Short Sales

Why You Need An Attorney When Negotiating a Short Sale


Perhaps you have recently read that 3 arrests were made in connection with fraud in short sale closings. Apparently the facilitators of the short sales had presented counterfeit pay-off letters from the lenders to the closing agents. After the closings took place and money was paid to them, the banks of course, refused to release the liens and most importantly, refused to release the original mortgagors from the liability. There are many scams out there today and each time consumers are faced with a hardship, someone finds yet another way to take advantage of them.
When you apply for a short sale it is to your benefit to be represented by licensed, legal counsel. An attorney can negotiate on your behalf; a facilitator cannot. An attorney can also represent you in foreclosure defense which can provide you the additional time necessary to close a short sale.

Frequently Asked Questions:


What is a short sale?

 A short sale occurs when a borrower sells his/her property for less than the balance of the mortgage. This event requires the lender’s prior consent to close. Therefore, any and all requirements by the lender must be met prior to the sale.

Why is a short sale preferable to a foreclosure? 

A foreclosure, when completed could become a judgment for the full amount of the mortgage plus any fees allowed by the court. It can appear on your credit report for up to 20 years in the state of Florida. A short sale is a “settlement” on your account and appears as such on your credit report. It will affect your credit and scores but the impact is not as severe as a judgment and its effect does not last as long (usually about 4 years).

Will my lender automatically approve my short sale?

 Not necessarily. You must comply with their requirements which may include the property, the occupancy of the home, your financial situation and the actual investor (entity who owns the mortgage note).

Does a short sale relieve me of the mortgage debt/liability?

 This depends on the approval of your lender. In some cases, they will not write-off the entire balance but may require payment of a portion of it. In the “negotiation” of your short sale, your attorney will attempt to have the entire balance removed. However, there is no guaranty as the final decision is up the lender/investor.

What is a facilitator? 

A facilitator is someone who submits your request to the lender for a short sale, they will also keep the file updated through the approval/denial and hopefully, provide status to all parties. The facilitator cannot negotiate on your behalf; they merely act as a go-between relaying messages between the lender, borrowers and other interested parties (as legally allowed).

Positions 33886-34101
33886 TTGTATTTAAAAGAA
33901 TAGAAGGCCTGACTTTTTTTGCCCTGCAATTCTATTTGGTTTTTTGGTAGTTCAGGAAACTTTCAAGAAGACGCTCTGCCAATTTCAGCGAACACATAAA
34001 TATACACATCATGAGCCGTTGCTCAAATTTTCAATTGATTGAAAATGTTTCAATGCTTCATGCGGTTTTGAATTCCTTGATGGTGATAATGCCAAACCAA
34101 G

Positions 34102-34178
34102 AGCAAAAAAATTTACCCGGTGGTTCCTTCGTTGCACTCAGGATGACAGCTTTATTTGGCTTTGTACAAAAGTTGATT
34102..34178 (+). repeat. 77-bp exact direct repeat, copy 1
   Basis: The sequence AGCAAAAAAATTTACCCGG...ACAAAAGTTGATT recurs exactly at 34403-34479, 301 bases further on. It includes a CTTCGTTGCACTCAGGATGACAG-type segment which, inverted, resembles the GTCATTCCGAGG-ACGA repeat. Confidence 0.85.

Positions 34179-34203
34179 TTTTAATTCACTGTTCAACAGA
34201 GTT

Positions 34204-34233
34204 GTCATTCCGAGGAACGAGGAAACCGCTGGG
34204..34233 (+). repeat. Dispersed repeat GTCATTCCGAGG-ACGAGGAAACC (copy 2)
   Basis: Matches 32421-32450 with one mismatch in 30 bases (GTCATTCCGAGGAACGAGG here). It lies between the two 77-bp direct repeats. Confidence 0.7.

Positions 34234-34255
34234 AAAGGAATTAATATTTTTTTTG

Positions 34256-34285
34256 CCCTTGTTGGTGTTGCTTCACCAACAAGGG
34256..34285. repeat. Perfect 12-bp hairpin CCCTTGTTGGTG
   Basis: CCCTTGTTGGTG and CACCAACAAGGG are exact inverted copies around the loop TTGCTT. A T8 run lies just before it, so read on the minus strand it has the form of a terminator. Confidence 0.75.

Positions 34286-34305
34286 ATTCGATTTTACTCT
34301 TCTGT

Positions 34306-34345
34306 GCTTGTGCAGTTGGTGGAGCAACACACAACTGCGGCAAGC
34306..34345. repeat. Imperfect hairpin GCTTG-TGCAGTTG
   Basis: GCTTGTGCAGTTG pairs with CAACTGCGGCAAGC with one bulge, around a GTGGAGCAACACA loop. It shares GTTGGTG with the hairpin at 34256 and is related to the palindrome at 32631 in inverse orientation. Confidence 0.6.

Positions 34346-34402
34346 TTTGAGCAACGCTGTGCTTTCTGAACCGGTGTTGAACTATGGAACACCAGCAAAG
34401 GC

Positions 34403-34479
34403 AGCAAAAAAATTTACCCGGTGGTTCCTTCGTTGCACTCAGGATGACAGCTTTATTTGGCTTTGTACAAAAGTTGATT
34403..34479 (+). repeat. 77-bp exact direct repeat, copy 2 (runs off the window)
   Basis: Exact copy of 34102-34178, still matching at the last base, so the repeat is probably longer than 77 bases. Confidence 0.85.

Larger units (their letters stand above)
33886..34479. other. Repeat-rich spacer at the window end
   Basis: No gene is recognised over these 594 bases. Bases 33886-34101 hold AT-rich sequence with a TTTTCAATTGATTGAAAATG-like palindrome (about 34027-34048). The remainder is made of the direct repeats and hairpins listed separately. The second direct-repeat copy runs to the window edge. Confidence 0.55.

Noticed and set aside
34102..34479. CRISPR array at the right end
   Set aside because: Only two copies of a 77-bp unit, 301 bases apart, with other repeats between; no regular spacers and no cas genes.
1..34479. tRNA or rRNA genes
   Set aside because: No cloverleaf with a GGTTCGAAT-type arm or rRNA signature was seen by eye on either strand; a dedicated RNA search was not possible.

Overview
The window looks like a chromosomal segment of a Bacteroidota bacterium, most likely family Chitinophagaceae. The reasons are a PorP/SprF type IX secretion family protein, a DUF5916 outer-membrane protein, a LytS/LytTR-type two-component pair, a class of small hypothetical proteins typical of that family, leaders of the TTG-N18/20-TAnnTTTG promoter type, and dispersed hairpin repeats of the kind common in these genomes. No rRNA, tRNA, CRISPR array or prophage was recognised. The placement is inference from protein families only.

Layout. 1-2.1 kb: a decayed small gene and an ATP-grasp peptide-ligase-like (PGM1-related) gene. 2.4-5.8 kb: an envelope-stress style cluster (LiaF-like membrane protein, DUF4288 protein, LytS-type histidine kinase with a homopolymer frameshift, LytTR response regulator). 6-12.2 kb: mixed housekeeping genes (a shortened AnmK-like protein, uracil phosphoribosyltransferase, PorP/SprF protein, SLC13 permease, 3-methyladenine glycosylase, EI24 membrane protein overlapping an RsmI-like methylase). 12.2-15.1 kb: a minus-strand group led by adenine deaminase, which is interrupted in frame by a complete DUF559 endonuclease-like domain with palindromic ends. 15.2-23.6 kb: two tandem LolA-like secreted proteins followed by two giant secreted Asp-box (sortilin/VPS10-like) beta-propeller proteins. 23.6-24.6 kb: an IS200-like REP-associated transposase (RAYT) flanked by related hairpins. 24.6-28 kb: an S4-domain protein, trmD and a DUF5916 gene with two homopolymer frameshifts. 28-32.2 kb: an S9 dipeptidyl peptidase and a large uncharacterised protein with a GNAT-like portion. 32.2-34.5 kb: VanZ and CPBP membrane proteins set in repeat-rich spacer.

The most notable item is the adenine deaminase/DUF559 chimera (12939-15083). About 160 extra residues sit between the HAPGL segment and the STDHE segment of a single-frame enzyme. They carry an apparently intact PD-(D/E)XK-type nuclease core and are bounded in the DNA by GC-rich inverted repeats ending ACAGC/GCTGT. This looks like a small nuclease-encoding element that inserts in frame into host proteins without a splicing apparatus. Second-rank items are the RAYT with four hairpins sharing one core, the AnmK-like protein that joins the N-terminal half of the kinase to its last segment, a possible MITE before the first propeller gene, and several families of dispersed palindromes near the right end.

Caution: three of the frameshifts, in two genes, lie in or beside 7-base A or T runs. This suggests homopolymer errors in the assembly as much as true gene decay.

Does it cost more to use an attorney for a short sale?

 It may cost an upfront retainer fee but most fees are obtained from the lender (within the payoff figures). At times, the buyers can be asked to pay a portion as well.   There is truth to the adage: “You get what you pay for.” The retainer fee can represent “peace of mind” when you are in a state of distress. 

How long does a short sale take? 

While there are reports of lenders and agencies “fast tracking” the process, it is still taking from 90 to 120 days AFTER submission of a valid offer for the lenders to make a decision. You must also allow for the time to list your home and sell it.
So if you are asking yourself “why do I need an attorney to negotiate my short sale?, remember these basic facts:         
·         An attorney can legally represent you and negotiate on your behalf
·         An attorney can also assist you in foreclosure defense
·         An attorney can review your mortgage to check for the discrepancies or infractions of the law
·         An attorney is licensed and is accountable to governing authorities such as the BAR Association

Our short sale experts are available to answer your questions.  Contact us at (813) 868-3484 for immediate assistance.  After hour appointments are available upon request.

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